One source with knowledge of Zubaydah's interrogations agreed to describe the legal guidance process, on the condition of anonymity.
The source says nearly every day, Mitchell would sit at his computer and write a top-secret cable to the CIA's counterterrorism center. Each day, Mitchell would request permission to use enhanced interrogation techniques on Zubaydah. The source says the CIA would then forward the request to the White House, where White House counsel Alberto Gonzales would sign off on the technique. That would provide the administration's legal blessing for Mitchell to increase the pressure on Zubaydah in the next interrogation.
A new document is consistent with the source's account.
The CIA sent the ACLU a spreadsheet late Tuesday as part of a lawsuit under the Freedom of Information Act. The log shows the number of top-secret cables that went from Zubaydah's black site prison to CIA headquarters each day. Through the spring and summer of 2002, the log shows, someone sent headquarters several cables a day.
"At the very least, it's clear that CIA headquarters was choreographing what was going on at the black site," says Jameel Jaffer, the ACLU lawyer who sued to get the document. "But there's still this question about the relationship between CIA headquarters and the White House and the Justice Department and the question of which senior officials were driving this process."
Knowing nothing about how government functions, you may find yourself wondering why memos from the OLC were necessary if Alberto Gonzales was already approving of specific techniques. That's because Gonzales, as White House counsel, actually possessed no authority to sign-off on the CIA's techniques:
Attorneys who have worked in the White House counsel's office describe it as "highly unusual" for the White House to tell interrogators what they can and cannot do. Bradford Berenson worked in the counsel's office under President Bush, though he had no role in authorizing harsh interrogations.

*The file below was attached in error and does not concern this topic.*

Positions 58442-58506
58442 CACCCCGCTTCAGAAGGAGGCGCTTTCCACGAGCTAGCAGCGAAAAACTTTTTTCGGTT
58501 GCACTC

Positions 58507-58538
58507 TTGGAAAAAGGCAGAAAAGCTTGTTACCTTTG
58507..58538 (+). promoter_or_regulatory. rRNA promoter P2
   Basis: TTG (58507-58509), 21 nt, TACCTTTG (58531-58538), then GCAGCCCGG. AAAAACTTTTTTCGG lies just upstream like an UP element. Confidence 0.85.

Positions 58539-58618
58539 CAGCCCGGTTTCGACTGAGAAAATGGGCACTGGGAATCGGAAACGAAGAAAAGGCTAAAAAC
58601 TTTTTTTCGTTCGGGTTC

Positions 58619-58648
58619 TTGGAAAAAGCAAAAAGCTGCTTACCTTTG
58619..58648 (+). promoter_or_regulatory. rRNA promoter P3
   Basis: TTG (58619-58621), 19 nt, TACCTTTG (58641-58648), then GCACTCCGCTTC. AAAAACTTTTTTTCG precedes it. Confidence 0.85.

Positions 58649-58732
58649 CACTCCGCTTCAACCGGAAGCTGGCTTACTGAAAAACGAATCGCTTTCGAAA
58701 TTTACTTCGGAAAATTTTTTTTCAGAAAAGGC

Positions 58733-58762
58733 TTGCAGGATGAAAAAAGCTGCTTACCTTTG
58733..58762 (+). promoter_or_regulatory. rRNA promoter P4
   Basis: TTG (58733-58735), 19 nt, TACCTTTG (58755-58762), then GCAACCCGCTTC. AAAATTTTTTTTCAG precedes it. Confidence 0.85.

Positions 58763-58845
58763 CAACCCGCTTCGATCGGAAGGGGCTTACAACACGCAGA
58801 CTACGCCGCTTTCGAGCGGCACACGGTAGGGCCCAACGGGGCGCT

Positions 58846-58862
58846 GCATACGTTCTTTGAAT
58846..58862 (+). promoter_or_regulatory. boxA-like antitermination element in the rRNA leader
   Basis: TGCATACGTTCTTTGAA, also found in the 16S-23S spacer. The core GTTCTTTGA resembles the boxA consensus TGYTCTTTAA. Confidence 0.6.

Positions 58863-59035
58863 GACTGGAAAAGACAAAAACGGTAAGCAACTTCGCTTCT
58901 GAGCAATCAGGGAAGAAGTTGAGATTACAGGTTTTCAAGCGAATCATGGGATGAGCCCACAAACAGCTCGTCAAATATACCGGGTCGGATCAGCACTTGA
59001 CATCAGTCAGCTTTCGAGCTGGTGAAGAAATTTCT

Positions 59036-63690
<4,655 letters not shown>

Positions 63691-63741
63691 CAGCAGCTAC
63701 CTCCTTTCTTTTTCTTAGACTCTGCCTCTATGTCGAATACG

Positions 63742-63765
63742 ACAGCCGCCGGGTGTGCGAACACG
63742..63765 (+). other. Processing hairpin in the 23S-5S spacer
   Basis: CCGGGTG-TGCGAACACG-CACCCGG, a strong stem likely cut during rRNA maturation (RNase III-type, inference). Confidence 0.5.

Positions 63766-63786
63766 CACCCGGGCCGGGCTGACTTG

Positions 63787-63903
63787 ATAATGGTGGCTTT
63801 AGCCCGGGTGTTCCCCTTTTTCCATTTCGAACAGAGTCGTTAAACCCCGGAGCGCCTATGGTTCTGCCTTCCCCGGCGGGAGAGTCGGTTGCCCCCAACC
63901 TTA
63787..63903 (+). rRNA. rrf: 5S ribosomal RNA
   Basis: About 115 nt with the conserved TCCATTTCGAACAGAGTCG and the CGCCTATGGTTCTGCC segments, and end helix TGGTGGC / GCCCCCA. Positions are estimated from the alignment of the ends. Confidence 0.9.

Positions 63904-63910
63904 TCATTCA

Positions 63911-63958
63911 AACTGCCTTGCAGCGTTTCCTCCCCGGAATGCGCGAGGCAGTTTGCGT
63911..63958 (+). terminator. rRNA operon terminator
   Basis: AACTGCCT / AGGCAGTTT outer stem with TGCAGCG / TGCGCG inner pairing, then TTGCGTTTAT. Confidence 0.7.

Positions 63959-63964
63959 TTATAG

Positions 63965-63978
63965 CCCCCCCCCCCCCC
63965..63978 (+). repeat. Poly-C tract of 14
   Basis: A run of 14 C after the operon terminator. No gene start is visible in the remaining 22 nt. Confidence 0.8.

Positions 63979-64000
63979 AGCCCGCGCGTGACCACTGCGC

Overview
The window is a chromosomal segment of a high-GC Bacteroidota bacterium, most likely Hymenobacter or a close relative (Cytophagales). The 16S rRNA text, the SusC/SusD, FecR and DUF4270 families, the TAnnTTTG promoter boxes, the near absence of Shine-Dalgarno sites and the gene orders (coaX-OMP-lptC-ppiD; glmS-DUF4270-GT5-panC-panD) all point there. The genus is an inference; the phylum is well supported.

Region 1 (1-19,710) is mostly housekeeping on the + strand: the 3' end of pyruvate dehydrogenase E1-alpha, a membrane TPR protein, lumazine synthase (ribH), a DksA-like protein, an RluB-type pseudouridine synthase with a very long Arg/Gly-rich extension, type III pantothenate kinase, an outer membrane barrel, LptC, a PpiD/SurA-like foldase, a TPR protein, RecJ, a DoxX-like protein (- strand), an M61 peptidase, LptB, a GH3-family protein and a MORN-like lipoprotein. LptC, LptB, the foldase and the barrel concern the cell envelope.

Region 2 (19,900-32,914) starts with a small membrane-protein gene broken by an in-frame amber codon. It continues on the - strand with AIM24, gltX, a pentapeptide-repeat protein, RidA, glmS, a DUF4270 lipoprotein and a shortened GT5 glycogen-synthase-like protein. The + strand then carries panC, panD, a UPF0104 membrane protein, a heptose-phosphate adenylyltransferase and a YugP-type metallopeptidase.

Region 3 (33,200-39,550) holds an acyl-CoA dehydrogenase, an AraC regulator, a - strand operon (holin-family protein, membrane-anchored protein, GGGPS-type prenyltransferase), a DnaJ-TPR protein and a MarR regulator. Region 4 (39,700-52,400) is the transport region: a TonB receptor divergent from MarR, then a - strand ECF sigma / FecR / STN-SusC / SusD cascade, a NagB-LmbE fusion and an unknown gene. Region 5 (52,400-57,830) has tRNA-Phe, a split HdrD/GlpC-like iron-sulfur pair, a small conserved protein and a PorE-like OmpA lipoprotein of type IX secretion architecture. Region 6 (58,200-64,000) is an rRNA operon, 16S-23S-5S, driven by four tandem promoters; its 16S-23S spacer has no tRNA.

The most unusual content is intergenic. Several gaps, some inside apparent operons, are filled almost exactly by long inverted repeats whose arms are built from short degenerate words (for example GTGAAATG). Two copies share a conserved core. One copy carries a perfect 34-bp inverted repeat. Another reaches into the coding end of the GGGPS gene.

"These were highly unusual and extraordinary times after 9/11," says Berenson, "but ordinarily the White House counsel's office is not in the business of providing advice to anyone outside the White House itself."
All through the summer of 2002, top officials across the government were trying to sort out the ground rules for legal interrogations.
"I can't believe the CIA would have settled for a piece of paper from the counsel to the president," says one former government official familiar with those discussions.
"If that were true," says the former official, "then the whole legal and policy review process from April through August would have been a complete charade."
Which only further establishes two things that we have long-suspected and are now beginning to learn are true: 1) that the White House knew about and was deeply involved in the earliest detainee abuse and 2) that the legal memos crafted by the OLC were never about approving the use of specific techniques, but were about providing some sort of legal cover to interrogators for techniques the White House already wanted used.
For more reading on this revelation, I recommend Spencer Ackerman, who's wondering why the CIA over-ruled their own interrogators who objected to these techniques, and Big Tent Democrat, who points out that Gonzales has certainly not been forthcoming in testimony before Congress about his involvement in the formation of the legal framework for torture.